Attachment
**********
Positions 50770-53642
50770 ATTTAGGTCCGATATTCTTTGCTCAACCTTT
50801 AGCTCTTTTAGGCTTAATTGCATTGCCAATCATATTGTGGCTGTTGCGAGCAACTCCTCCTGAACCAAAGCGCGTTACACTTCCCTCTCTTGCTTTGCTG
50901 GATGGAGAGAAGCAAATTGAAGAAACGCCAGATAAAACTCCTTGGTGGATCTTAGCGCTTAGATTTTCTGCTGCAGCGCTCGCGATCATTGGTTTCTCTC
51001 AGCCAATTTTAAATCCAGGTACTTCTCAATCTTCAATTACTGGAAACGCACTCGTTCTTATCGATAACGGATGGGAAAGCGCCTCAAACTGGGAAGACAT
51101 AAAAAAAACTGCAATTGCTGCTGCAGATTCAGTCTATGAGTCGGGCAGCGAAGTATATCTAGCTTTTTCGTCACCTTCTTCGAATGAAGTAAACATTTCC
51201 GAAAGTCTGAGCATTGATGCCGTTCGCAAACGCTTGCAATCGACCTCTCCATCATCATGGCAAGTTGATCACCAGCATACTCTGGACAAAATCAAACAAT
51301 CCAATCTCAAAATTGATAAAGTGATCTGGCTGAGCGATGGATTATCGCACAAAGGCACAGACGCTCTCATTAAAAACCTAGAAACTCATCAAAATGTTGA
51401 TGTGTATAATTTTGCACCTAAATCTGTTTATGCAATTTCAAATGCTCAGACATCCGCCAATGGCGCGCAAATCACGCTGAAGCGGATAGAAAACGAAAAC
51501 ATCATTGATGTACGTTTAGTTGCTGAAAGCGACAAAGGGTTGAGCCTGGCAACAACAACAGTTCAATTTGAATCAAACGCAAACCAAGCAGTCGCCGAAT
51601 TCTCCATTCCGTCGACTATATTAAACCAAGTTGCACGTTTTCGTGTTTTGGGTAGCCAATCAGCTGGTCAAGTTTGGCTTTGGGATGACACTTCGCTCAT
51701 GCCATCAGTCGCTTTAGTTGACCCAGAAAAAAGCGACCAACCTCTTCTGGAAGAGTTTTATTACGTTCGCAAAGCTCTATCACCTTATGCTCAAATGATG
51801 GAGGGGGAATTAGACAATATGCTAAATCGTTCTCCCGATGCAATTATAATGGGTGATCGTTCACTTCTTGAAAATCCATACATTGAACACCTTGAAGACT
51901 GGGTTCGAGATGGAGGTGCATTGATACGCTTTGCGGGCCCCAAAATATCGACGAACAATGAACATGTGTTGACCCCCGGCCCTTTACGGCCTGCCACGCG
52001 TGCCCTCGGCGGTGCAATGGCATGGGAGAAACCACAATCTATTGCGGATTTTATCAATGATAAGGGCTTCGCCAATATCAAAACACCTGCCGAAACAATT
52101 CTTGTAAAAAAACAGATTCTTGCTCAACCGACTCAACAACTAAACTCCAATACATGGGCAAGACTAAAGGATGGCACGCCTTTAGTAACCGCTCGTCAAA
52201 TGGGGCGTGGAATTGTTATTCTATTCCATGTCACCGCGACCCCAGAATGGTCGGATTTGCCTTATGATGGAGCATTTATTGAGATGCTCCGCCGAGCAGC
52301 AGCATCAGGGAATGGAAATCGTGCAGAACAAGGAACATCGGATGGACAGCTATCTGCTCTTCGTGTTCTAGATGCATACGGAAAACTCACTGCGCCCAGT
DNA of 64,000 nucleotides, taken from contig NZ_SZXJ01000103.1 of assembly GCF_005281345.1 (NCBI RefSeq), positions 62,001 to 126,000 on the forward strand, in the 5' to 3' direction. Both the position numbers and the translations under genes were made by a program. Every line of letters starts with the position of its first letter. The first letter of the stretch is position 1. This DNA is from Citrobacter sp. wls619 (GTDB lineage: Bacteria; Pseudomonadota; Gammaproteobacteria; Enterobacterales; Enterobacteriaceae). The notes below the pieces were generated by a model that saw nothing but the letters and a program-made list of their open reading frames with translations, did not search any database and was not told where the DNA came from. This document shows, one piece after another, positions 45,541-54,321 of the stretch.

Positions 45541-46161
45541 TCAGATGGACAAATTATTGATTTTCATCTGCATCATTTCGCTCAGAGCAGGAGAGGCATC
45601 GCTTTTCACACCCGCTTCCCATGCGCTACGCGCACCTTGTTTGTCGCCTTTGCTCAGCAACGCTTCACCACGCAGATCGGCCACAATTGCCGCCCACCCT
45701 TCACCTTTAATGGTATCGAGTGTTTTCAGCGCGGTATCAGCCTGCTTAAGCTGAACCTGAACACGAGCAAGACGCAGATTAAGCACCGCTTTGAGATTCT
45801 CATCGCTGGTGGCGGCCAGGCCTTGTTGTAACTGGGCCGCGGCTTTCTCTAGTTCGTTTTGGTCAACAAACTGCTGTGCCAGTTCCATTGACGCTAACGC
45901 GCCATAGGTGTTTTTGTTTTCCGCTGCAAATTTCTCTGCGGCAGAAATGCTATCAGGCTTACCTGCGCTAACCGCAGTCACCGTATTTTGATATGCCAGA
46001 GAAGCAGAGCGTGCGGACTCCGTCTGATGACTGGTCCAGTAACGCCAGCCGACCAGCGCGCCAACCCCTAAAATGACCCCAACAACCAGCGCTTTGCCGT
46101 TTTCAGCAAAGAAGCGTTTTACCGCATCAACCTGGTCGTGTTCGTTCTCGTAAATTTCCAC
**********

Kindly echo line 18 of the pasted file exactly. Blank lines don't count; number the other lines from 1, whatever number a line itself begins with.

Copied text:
52301 AGCATCAGGGAATGGAAATCGTGCAGAACAAGGAACATCGGATGGACAGCTATCTGCTCTTCGTGTTCTAGATGCATACGGAAAACTCACTGCGCCCAGT